Last week I had the great pleasure of joining a group of Cornerstone friends in Indianapolis. We decided that the end of the fest didn’t have to be the end of us, and so we had an Imaginarium Meetup, organized by the coolest people in Indy (you know who you are). The schedule included meals, movies, and seminars. I was asked to present a seminar/roundtable discussion on “Feminism and the State of the Church”- a daunting subject and one that will get you wildly different results depending on who does the presenting. It’s a topic that demands a perspective, and yet one person’s perspective is another person’s agenda, or ax to grind.
I admit it: I have an agenda. When it comes to gender roles I believe the hard right in the church is waging an ideological battle that perhaps stretches back to the conservative resurgence in the Southern Baptist Convention. The same reactionary wave behind that denominational shift is crashing over American evangelicalism as a whole. Threatened by a world they perceive as increasingly secular and liberal, the right has decided that gender theology is a primary, not a secondary issue. As so often happens when fundamentalists feel threatened, they are hardening divisions, driving out the dissenters, spinning law upon law until no corner of life is open to Christian liberty and the voice of the Spirit. The patriarchy is increasingly dogmatic, separatist, and belligerent. And influential.
And therein lies my concern. There have always been people striving for patriarchy in the church, but in the 20th century patiarchy seemed to be moving to the margins like its ugly sibling, racist theology. Not any more. The patriarchists are speaking at the largest pastors conferences, pastoring megachurches, writing books that we’re all reading. They are telling us in no uncertain terms what it means to be a Christian man and a Christian woman, how we are permitted to act, speak, dress, think, parent, work and love. Fundamentalist movements in every religion have a long pattern of constraining and oppressing women, but the truth is that patriarchy is destructive to all of us: to women, men, and children; and to the witness of the Church in the world.
And so that’s why I was happy to be invited to talk about feminism and the church, but I also found it a difficult task. Most of the people I was speaking to are younger than I am, many are in male headship churches. Many had never heard the words “egalitarian” or “complementarian” before I used them in the seminar (maybe a healthy sign, actually). I didn’t want to seem like an alarmist, didn’t want anyone to feel unfairly attacked, and couldn’t possibly do justice to the subject in one session. I don’t know if I succeeded in saying what I wanted to say, but the conversation that we had was challenging and intense – though always civil, I’m happy to report. And as usual with that crowd, there was a lot of laughter mixed in with the heavy discussion.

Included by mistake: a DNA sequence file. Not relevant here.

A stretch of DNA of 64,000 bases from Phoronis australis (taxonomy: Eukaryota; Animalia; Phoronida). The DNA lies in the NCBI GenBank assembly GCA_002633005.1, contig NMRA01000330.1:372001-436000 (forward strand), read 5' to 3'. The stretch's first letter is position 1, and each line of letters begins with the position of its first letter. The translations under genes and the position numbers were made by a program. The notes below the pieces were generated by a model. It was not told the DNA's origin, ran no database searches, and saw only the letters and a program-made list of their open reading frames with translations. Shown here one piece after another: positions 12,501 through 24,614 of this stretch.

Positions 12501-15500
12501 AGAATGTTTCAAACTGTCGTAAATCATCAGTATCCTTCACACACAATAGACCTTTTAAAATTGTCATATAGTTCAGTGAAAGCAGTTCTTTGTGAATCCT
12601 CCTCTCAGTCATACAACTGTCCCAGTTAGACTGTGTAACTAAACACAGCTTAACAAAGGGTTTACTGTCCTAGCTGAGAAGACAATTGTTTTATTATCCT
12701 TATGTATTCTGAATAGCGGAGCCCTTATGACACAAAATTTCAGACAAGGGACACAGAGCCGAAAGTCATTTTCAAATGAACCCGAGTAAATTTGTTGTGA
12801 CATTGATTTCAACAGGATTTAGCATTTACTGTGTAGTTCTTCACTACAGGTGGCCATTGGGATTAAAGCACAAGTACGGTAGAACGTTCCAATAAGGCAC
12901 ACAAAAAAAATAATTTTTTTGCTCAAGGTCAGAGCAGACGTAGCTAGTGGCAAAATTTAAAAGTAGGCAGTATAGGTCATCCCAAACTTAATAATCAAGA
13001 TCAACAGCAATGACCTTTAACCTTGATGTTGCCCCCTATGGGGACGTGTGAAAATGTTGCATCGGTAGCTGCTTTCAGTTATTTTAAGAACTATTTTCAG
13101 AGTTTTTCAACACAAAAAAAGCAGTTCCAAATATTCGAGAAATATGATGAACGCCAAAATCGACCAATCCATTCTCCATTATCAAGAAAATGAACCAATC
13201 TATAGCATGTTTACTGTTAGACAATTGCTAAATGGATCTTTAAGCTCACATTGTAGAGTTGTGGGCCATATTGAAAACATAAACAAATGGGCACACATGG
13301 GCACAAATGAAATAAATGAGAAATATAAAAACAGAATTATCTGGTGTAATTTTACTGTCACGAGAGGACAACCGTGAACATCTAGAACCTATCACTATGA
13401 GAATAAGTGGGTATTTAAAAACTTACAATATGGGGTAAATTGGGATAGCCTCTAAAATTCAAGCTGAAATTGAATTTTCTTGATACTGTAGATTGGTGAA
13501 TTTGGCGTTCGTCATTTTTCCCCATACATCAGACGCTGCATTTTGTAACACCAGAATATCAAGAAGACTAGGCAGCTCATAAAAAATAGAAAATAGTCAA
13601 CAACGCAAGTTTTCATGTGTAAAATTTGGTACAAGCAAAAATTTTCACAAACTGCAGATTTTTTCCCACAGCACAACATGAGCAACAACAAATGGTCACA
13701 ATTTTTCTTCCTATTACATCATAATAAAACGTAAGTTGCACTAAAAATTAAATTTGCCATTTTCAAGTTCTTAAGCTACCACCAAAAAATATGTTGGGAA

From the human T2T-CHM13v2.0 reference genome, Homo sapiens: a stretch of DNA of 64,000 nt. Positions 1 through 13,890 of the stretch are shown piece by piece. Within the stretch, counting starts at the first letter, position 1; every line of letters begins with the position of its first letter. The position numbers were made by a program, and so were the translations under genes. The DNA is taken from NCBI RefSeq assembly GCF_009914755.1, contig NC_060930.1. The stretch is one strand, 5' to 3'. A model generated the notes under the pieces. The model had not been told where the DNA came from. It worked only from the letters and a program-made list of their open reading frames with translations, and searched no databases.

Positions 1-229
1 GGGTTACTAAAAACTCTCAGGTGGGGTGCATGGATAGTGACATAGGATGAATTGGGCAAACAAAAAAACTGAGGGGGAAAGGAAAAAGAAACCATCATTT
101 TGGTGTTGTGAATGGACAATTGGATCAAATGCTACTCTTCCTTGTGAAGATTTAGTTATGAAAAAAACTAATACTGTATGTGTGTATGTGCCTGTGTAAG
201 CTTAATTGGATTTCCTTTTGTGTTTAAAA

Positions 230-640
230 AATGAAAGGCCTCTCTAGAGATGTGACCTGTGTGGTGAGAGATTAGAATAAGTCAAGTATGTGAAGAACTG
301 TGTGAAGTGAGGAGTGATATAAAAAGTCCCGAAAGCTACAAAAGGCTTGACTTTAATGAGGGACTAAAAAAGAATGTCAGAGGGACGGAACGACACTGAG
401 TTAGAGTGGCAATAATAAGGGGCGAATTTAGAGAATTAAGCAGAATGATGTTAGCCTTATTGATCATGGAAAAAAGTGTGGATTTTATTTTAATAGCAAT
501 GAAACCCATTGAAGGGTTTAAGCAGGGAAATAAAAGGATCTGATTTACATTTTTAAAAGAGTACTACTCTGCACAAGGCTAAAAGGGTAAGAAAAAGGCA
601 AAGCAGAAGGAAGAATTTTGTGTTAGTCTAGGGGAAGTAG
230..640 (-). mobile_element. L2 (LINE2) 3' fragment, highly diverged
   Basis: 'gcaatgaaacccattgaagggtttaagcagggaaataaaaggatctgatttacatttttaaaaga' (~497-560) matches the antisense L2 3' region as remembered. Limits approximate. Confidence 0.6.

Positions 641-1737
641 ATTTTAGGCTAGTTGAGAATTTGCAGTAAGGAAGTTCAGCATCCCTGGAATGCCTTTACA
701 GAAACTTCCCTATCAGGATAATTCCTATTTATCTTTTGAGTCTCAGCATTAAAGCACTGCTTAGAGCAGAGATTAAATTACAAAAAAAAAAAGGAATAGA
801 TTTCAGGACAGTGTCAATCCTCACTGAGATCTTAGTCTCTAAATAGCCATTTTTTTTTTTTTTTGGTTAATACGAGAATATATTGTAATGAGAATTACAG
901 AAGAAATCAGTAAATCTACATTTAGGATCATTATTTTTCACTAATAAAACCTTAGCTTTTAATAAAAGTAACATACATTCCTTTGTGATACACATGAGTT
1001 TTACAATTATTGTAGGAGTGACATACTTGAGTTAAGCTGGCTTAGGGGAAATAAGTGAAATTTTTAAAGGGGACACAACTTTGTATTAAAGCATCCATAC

But I’m not done with this subject (am I ever?). I initially planned to recap the content of the seminar in just one post, but the more I research the more I find that I want to share. There is a very complicated culture of patriarchy in the church: it’s built on a particular theology but manifested in countless ways. As a student of church history and a church culture geek I’m fascinated by this stuff, but I also believe that the better we understand it, the better equipped we are to respond. And we need to respond.
So consider this an introduction to a series of posts in which I hope to hold patriarchy in the church up for a closer look. Some of what I’ll be writing about may just seem like quirky Christian subculture (quiverfull, courtship, modesty guidelines): other issues are deadly serious. I will do my best to be fair, and if I seem like I’m misrepresenting anyone please let me know. If there’s one thing I learned in Indianapolis, it’s that honest feedback makes for a better conversation.
Other posts in this series:
Talking back to patriarchy, part 2: Watch your language!
Talking back to patriarchy, part 3: It all comes down to authority
Talking back to patriarchy, part 4: Joining the great modesty debate
A footnote on modesty: Why no one gets to drop the mic
A footnote on modesty: For my children